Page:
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Maths improves baseball batting line-up


Maths improves baseball batting line-up

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Maths improves baseball batting line-up

Baseball teams would play better if coaches did away with the traditional batting line-up, suggest mathematicians. They say that putting the best batter second, rather than the customary fourth, can substantially improve team performance. Surprisingly, the weakest hitter should not bat last.

Baseball managers have known for years that not all batting orders are created equal. If there are already players on base, a strong hitter has a better chance of getting them back to home base to score several runs – “a clean-up” in baseball parlance. For that reason, managers tend to put the strongest players together in the line-up.

But it is a subtler decision whether the two best hitters should bat second and third, or third and fourth, for instance. In all there are more than 360,000 possible ways to line up the nine players.

To find the best line-up, mathematician Bruce Bukiet of the New Jersey Institute of Technology in Newark took data from the 1989 US baseball season and used it to calculate the likely number of runs each potential line-up would earn.

Optimal line-up
The difference between a team’s best and worst batting order could change the outcome of as many as 10 games in a season, he found. For the majority of National League teams that season, the optimal line-up would have been to use the best batter in the second spot.

“Managers traditionally put the team slugger in the fourth spot, on the rationale that several players might get on base before he comes to bat, and he can clean up,” he says.

But it is more important to get the top hitter batting earlier, so he may get more chances to bat over the course of a game, Bukiet reported last week at the annual meeting of the Society for Industrial and Applied Mathematics, in Philadelphia, Pennsylvania.

The study also found that the worst batter, usually the pitcher, should bat seventh or eighth, not last, where he is almost always placed. “The pitcher should be far away from the slugger in the line-up,” says Bukiet. That lessens the chance that he will be the clean-up hitter responsible for getting the strongest batter back to home base.

Re: Maths improves baseball batting lin

Interesting. Wonder why he only used 1989 as a test case. I would be curious to see some other years before jumping on this bandwagon.
I am still partial to best all around hitter batting 3rd. Best on base/speed guy 1st, and best power hitter 4th.

Re: Re: Maths improves baseball batting

when the Cardinals had that great lineup in the 2000s, Tony LaRussa would put a strong guy like Jim Edmonds at 2 so he could have extra power up top. he also started hitting the pitcher 8th, and got a lot of hate for that. he said he wanted another batter to have a chance to be on base for Pujols who always hit 3rd. the lead off batter is only really the lead off one time for sure anyway.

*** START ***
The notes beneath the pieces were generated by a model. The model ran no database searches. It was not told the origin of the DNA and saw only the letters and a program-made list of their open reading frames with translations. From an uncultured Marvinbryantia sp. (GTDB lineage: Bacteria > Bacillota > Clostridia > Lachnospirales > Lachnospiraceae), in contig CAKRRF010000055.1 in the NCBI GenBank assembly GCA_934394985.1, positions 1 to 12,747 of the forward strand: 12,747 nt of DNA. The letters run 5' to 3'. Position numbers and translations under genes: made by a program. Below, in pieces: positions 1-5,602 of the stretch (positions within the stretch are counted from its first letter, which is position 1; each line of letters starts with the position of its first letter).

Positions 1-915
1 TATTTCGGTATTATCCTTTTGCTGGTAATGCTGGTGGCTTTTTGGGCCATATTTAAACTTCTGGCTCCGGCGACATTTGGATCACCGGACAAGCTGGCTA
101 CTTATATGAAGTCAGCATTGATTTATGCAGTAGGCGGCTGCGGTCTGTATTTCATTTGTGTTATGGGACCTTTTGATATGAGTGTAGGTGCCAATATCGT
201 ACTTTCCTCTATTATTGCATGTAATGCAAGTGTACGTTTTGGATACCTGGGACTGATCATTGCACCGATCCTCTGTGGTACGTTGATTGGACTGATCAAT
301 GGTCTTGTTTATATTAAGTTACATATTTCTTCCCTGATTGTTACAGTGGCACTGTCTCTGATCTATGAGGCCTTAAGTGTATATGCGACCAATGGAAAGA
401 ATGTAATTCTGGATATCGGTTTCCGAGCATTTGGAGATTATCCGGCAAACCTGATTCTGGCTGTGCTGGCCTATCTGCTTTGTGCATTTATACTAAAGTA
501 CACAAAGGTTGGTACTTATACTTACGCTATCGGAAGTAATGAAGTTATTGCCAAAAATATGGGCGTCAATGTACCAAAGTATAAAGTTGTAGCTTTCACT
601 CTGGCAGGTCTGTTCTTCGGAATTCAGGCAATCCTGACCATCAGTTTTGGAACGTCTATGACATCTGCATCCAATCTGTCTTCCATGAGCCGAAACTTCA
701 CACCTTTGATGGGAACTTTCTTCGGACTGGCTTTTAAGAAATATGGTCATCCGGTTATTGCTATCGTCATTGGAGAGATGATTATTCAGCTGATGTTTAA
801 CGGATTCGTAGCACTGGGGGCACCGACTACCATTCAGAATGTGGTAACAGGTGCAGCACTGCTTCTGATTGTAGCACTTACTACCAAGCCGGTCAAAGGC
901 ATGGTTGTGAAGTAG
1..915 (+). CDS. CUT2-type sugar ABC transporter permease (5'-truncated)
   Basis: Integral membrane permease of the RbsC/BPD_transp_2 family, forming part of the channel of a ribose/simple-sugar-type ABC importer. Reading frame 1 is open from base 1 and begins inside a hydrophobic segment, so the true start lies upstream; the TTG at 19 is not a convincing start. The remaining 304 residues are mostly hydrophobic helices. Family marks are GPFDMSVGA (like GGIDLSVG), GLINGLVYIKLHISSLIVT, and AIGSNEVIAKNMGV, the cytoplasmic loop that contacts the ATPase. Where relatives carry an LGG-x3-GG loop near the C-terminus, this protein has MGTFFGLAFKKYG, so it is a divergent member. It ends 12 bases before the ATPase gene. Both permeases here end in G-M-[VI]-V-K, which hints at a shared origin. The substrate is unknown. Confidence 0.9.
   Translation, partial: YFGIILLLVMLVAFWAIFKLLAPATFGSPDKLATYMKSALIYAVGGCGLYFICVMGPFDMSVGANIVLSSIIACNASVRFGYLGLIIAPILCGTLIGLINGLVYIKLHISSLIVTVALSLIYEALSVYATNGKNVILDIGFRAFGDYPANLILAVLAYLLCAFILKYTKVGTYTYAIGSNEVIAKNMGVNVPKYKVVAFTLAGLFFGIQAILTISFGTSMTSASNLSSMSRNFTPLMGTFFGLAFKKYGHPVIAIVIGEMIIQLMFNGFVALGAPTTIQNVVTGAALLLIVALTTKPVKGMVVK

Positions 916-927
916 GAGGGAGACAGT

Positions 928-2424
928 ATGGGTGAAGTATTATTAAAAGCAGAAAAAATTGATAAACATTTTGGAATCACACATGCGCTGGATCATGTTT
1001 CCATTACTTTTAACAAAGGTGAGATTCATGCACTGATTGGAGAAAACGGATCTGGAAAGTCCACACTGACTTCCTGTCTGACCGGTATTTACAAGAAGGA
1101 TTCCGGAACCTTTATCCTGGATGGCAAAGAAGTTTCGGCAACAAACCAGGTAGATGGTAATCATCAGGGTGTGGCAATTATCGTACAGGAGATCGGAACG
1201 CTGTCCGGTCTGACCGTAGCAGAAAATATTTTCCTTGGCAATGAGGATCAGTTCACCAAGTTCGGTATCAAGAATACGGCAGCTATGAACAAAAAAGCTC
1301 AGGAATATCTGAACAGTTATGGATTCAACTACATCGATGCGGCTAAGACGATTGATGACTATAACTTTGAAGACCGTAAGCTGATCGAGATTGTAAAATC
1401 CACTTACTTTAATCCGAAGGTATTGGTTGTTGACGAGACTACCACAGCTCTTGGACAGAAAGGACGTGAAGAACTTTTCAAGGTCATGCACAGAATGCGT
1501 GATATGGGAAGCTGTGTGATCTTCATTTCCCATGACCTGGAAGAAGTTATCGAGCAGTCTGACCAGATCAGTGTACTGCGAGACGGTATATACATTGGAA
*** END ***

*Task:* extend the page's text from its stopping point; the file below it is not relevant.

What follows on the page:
he just wanted to get the most opportunities for the big bats like Edmonds, Pujols, Rolen etc.

i had a coach who said that was garbage because over the year, the pitcher spot would be getting significantly more at bats than the last position player, which means more outs added or something.

idk. i always want the very best at top and dont really care about the bottom lol

Re: Maths improves baseball batting

The difference in plate appearances between the 8 and 9 hole is around 20. I play in a lot of SOM leagues and the stat compiler has what is called a "Team Detail" that has the batting totals for each position in the lineup. One of my teams had 742 AB/BB for the leadoff man , the 8th hitter had 621 and the 9th 600. So you wouldn't want to lead off the pitcher, but batting him 8th is rather insignificant.

- The Sheik

Re: Re: Maths improves baseball batting

If you're bottom hitter is a fast on base guy, sure it makes sense to have him 9th in front of top of order. But if he can hit a bit, I dont see why anyone would want the pitcher up to drive in the 5-6-7 guys on base rather than the actual hitter. For the most part I think pitcher should be 9th, bunt guys into scoring position for top of order to single them in.

Re: Maths improves baseball batting

In 2015, Josh Donaldson won the mvp hitting in the 2nd spot all year. He benifited from Bautista and Encarnacion hitting right behind him, getting is share of pitchers challenging him a lot more than if he would of been hitting 5th, since the big guns were behind him instead.

Re: Re: Maths improves baseball batting

this spring Paul Goldschmidt has been hitting second a lot recently. but, DeJong and Osuna are not exactly tearing things up behind him, still it will be nice to get him up more often even if it is only 20-30 more times a year.

i would rather have 20 more Goldy at bats then watching the others ugh